Providing critical upgrades and automation
Boiler Control Replacement for District Heating and Cooling systems
Veolia North America delivers steam based district heating and cooling systems in Baltimore, MD through several steam plants within the city. The steam system services various city buildings. This includes the Baltimore Convention Center, other municipal buildings and several hotels throughout the city. Electronic Control Corporation was hired to upgrade the existing steam boiler control system in which the original Bailey controllers were so old that replacement parts were unavailable. This presented a high risk of permanent failure of the steam boiler control system.
The customer required staying with the GE steam boiler control Programmable Logic Controller and HMID components. So ECC-Automation rewired the electronic control system into a GE Series 90-30 PLC, along with a GE touch screen. They also provided analog and digital input/output modules for the existing GE rack. Additional I/O capacity for the upgraded control panel was required as well. The installation team bypassed the old Bailey controllers, then integrated the brand-new modules into the 90-30 PLC. A pressure transmitter and I/P signals were also wired in to the new GE electronic control module.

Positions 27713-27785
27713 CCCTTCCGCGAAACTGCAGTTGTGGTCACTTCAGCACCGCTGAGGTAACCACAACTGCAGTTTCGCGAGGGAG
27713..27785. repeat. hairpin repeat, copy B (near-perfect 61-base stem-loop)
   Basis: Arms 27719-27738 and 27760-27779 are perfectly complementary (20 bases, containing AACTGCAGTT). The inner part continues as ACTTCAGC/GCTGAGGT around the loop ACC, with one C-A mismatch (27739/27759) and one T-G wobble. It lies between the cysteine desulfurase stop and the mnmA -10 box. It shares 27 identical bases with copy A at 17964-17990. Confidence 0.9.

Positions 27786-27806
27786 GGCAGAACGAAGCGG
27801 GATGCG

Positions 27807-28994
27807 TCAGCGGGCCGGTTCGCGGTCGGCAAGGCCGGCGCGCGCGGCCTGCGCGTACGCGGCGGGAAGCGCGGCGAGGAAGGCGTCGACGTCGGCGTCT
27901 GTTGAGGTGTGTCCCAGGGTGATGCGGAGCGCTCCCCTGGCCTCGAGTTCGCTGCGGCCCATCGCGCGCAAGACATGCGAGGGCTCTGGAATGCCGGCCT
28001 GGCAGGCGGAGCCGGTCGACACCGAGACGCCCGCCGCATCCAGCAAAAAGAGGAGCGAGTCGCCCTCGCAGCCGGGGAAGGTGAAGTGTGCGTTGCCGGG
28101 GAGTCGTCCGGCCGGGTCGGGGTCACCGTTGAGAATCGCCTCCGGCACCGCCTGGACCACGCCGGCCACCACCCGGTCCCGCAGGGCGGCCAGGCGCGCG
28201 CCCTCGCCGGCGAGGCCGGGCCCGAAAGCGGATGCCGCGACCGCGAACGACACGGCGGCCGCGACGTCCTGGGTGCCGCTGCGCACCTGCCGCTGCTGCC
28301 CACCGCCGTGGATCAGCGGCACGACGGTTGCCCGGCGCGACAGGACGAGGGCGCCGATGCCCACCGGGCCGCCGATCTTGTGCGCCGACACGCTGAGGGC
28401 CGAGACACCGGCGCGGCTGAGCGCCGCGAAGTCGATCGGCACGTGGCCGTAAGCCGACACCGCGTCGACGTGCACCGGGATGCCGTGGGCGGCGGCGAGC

GE maintains a notable presence in boiler manufacturing and management and comprises around 30% of all boilers worldwide; this includes boilers for steam power, heating and cooling. To ensure all implementation and programming protocols for the GE steam boiler control system were met, the ECC-Automation installer/programmer got trained on GE control systems and their Prophecy software for this project – in order to precisely program the HMI and the PLC.
I/P pressure control:
Sending a 4 to 20 mA analog output signal out of the PLC over to the I/P: based on the systems parameters, you have to scale inside the PLC from 0% to 100% open / from 4-20 mA. The current would open on the one side of the I/P, opening a valve to move the boiler’s jack shaft that controls the amount of air and gas in the boiler, and in turn generates steam coming out the boiler.
The Burner Management System – not to be messed with unless by a certified technician
From turning the boilers on and monitoring every process during boiler control, the burner management system a critical safety component. It ensures the steam boiler is operating properly and removes the risk of hazardous outcomes during start-up and operation. It is a separate electronic control panel that allows inputs and outputs to and from the boiler, to ensure it is functioning in a safe and accurate manner.